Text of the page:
A Court of Thorns and Roses by Sarah J. Maas

When16096824 nineteen-year-old huntress Feyre kills a wolf in the woods, a beast-like creature arrives to demand retribution for it. Dragged to a treacherous magical land she only knows about from legends, Feyre discovers that her captor is not an animal, but Tamlin—one of the lethal, immortal faeries who once ruled their world.
As she dwells on his estate, her feelings for Tamlin transform from icy hostility into a fiery passion that burns through every lie and warning she’s been told about the beautiful, dangerous world of the Fae. But an ancient, wicked shadow grows over the faerie lands, and Feyre must find a way to stop it . . . or doom Tamlin—and his world—forever.

This is a tricky book to rate for a couple of reasons. Firstly I want to start off by saying that I love Sarah J. Maas as an author. Her writing flows beautifully and she paints words on a page like a craftsman painting on a canvas. Her ‘Throne of Glass’ series is both thrilling and captivating but somehow, though well written ‘A Court of Thorns and Roses’ didn’t have quiet the same appeal for me. I will admit – I wanted to love this book, I really did. It had a promising premise and a good cast of strong characters (who I adored) and was frustrated with myself for not loving this so completely as I did ‘Throne of Glass’. EVERYONE loved this book, so many booktubers and friends recommended it to me so I was so disappointed I struggled with it.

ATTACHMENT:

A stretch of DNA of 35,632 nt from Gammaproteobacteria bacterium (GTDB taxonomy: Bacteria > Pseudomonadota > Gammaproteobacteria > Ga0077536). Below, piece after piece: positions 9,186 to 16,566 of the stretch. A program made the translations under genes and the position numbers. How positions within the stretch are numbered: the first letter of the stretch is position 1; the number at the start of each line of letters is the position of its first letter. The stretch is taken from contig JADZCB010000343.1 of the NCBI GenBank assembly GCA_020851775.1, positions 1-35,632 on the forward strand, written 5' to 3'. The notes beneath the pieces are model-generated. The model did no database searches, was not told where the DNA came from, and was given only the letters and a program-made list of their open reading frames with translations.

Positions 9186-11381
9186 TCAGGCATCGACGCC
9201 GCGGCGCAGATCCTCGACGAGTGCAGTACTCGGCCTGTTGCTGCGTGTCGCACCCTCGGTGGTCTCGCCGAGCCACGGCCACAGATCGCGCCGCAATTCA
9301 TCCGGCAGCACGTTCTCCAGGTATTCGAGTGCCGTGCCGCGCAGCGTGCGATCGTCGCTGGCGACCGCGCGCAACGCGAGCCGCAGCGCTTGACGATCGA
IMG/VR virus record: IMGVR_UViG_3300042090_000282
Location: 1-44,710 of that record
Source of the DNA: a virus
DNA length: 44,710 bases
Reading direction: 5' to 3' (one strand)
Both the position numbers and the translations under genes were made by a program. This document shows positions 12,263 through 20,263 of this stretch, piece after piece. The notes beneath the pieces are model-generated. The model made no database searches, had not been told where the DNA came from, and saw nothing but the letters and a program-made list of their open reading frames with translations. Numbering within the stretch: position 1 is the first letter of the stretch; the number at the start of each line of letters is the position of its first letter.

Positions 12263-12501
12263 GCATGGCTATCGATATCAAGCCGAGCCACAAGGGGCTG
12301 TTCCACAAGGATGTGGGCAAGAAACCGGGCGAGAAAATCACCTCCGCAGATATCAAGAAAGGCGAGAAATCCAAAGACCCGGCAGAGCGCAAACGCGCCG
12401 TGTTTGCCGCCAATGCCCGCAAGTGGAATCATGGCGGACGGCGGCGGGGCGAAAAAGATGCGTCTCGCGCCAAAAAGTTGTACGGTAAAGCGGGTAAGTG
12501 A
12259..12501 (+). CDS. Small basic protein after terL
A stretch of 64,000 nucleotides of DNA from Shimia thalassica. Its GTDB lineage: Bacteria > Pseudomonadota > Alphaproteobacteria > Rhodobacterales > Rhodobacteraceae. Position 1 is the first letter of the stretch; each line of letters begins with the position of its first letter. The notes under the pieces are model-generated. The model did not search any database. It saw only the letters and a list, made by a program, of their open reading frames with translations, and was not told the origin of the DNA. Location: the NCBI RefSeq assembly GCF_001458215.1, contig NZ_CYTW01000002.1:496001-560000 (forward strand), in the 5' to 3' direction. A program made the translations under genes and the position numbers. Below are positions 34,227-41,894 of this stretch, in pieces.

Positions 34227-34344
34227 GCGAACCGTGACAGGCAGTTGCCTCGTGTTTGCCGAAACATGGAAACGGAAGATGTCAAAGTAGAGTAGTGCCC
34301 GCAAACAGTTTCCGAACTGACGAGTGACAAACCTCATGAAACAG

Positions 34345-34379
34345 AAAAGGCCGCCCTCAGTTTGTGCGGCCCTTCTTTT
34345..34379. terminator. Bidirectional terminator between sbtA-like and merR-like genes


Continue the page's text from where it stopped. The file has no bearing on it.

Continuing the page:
‘A Court of Thorns and Roses’ slight downfall for me was it’s pacing – I felt it to be a little slow in places. I LOVED the first 100 pages, I loved watching Feyre in her current world, her dysfunctional family and the layout and customs of her village. I loved that scene when Tamlin came to claim her and watching as she discovered his new world. The middle and the time spent in captive at Tamlin’s castle however, was a little slow. I will say that the borderline new adult romance was fantastic and there were are few miscellaneous scenes scattered throughout that I loved. These mostly include capturing the Suriel and escaping the naga, the picnic at the knoll and swimming in the starlight pool with Tamlin and Lucien, seeing the world through fae eyes by the willow tree and waltzing with the will-o’-the-wisps on summer solstice. These scenes I loved and kept me reading because among the curse and the fear Feyre could let go and discover the Spring Court. I will say pushing through was well worth the wait to go Under the Mountain in the last 100 or so pages. This is when I finally became fully invested in the story and really devoured the book. The last 100 pages I LOVED!

So, despite a maybe sagging middle, ‘A Court of Thorns and Roses’ was still worth the read and I still want to read ‘A Court of Mist and Fury’. Perhaps the series will become more engrossing in book 2 now they setting has been laid. Anyway I promise you, if you do decide to pick up ‘A Court of Thorns and Roses’ and have trouble pushing through the middle – KEEP ON READING! By the end you’ll thank the “Cauldron” you did and end up desperate to read the second.


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